58 pages • 1 hour readLeah Johnson
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You Should See Me in a Crown was written by Leah Johnson and published in June 2020 by Scholastic. The book received a Stonewall Book award for its LGBTQIA+ representation and was temporarily sold out in bookstores across the nation on its first launch. The novel is set in modern day, where a young woman, Liz Lighty, begins to put together a plan to become prom queen of her tiny Midwestern town. Liz wants nothing more than to go to Pennington College on a music scholarship, join their orchestra, and become a hematologist. Liz is one of the only Black students at her high school, which is composed of students from predominantly white and wealthy families.
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After Liz fails to get a music scholarship to her dream college, Pennington, she decides to run for prom queen because there is a cash award. When her childhood friend and only other Black student at school, Jordan, rebuffed her back in freshman year, Liz begins to have serious problems with her self-confidence that continues to this day. Liz begins trying to be as invisible as she can throughout her time at school. As such, Liz is afraid of being in the spotlight, but she has to step into it in order to have a chance at winning.
Prom is a huge institution in Liz’s hometown. The scholarship will make going to Pennington a reality for her. She does not want to burden her grandparents with the cost of college, as they are already struggling with her younger brother’s medical bills and will need to sell the house to help her bridge the gap in funding. With the help of her three best friends, Gabi, Stone, and Britt, Liz gets a makeover and begins running for prom queen. The school’s own social network, Campbell Confidential, is abuzz with the rankings of those running for prom court. Liz is almost dead last in the rankings, alongside a new student named Amanda. Liz only has three weeks to change everyone’s mind about her.
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In the span of those three weeks, Liz goes to a series of optional and mandatory volunteer events. Forced to spend more time together, Liz and Jordan, who is running for prom king, begin to mend their friendship. It is later revealed that Jordan attempted to give Liz a letter of apology for the way he treated her in their freshman year. Gabi, Liz’s fashion-forward and protective best friend, hid the letter as she was jealous that Liz was spending more time with Jordan. As Jordan and Liz’s friendship mends, Gabi and Liz’s relationship begins to break down. Liz, who is queer, has begun spending a lot of time with the new student Amanda, and they’re both extremely attracted to one another. Amanda and Liz both bond over their favorite band and begin dating, though they keep it a secret. Liz is afraid of being outed, as she is convinced that her sexuality will end up hurting her in the polls and ruining her chances at winning prom queen. Gabi tries to get Liz to continue hiding her sexuality, and this leads to yet another rift between the two girls.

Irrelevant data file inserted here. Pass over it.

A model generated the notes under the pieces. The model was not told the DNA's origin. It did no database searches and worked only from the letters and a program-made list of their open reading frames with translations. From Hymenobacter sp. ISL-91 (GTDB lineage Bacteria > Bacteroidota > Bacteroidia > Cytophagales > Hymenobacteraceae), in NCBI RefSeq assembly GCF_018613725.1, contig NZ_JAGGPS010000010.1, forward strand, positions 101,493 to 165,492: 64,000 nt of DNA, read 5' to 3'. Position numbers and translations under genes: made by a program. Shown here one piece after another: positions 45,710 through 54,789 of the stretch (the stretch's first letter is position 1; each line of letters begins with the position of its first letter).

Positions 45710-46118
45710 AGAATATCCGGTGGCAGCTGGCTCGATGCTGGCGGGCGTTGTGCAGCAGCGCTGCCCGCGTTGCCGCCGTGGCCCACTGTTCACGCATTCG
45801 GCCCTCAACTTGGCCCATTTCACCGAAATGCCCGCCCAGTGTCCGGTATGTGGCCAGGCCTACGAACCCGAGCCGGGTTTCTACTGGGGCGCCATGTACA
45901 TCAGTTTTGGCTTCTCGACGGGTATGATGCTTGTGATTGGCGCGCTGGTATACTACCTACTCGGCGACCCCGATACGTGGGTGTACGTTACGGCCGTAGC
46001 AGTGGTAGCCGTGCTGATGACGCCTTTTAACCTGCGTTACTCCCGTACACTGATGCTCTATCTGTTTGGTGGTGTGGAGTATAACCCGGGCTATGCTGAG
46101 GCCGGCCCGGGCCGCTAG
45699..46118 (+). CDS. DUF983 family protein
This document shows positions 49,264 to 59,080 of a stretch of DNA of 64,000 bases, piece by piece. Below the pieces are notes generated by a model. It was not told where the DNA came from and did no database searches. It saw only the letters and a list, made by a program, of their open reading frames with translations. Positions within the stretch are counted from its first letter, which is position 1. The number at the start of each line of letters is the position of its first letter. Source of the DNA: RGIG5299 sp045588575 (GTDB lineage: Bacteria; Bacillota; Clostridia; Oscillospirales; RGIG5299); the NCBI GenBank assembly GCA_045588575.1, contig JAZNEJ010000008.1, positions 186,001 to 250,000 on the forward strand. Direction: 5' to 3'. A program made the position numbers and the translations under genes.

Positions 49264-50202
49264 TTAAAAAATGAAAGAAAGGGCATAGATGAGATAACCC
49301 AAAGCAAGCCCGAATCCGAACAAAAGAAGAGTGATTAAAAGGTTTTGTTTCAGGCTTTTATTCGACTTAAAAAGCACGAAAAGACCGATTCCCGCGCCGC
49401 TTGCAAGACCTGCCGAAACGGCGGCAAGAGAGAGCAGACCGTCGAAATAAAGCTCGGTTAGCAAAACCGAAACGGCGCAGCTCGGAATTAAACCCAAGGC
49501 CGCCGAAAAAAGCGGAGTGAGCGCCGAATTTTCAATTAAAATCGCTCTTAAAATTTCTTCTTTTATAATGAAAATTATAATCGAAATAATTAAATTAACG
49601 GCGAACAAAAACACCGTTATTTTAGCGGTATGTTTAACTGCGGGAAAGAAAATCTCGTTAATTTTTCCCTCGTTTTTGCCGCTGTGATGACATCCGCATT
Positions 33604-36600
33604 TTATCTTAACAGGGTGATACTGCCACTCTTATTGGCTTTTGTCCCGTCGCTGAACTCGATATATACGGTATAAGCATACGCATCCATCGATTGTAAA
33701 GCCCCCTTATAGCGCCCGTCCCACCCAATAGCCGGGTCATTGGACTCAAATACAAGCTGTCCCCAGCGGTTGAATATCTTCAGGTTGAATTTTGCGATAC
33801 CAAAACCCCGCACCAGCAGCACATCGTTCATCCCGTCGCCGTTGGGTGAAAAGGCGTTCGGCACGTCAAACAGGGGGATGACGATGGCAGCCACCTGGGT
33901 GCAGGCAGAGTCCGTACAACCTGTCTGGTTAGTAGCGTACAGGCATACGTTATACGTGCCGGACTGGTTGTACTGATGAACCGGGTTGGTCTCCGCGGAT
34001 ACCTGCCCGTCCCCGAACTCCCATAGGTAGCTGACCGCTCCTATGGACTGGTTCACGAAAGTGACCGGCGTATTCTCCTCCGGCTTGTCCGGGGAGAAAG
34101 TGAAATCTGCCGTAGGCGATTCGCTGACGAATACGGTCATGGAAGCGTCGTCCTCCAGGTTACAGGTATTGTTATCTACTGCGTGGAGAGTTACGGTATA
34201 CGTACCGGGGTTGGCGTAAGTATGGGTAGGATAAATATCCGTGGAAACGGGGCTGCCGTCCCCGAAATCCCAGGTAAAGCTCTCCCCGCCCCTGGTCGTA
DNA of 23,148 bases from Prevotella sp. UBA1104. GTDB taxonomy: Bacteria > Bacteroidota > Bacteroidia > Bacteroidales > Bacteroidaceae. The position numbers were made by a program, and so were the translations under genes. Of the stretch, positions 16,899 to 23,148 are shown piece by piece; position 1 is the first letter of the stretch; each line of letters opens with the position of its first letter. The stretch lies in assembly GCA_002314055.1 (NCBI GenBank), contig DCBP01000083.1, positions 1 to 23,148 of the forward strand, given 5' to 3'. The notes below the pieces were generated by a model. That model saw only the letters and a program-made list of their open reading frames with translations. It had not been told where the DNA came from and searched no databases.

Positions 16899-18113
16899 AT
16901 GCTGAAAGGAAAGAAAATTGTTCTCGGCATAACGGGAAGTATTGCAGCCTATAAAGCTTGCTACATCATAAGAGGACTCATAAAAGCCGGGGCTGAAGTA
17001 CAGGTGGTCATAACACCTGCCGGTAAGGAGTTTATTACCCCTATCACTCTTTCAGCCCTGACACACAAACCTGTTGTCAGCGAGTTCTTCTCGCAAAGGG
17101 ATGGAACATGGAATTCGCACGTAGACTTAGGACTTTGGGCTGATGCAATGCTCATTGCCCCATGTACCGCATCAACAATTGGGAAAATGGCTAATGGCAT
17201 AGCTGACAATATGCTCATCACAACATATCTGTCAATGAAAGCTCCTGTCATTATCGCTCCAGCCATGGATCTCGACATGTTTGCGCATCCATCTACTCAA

During those three weeks, Liz is repeatedly forced to confront Rachel, the frontrunner for prom queen who often spews homophobic and racial hate speech against her. Later in the race, Rachel outs Liz by posting a recording of a conversation she overheard between Liz and Amanda about their relationship. Though Rachel is kicked out of the race for this, many parents also demand that Liz withdraw from the running. Liz and Amanda have to overcome the strict rules around their prom which dictates that same-sex dates are not allowed to attend the dance together. They eventually overcome these rules and also their own disagreements about being public about their relationship. Gabi drums up student body support for Liz and she eventually manages to win a place in prom court.
Robbie is in the hospital for his sickle cell anemia and gives Liz and her family a scare. However, he soon recovers. This incident only strengthens Liz’s friendship with Jordan, who encourages her and Gabi to make up. Back at school, Amanda asks Liz to prom and she says yes. They end up going to the prom together where Liz wins prom queen and Jordan wins prom king. As an act of defiance, Jordan gives Amanda his crown and she and Liz kiss in front of the entire school. The end of the novel finds Liz overcoming the many prejudices of the small town and high school she is in. Liz feels comfortable and confident in herself, her abilities, and in her relationships and friendships.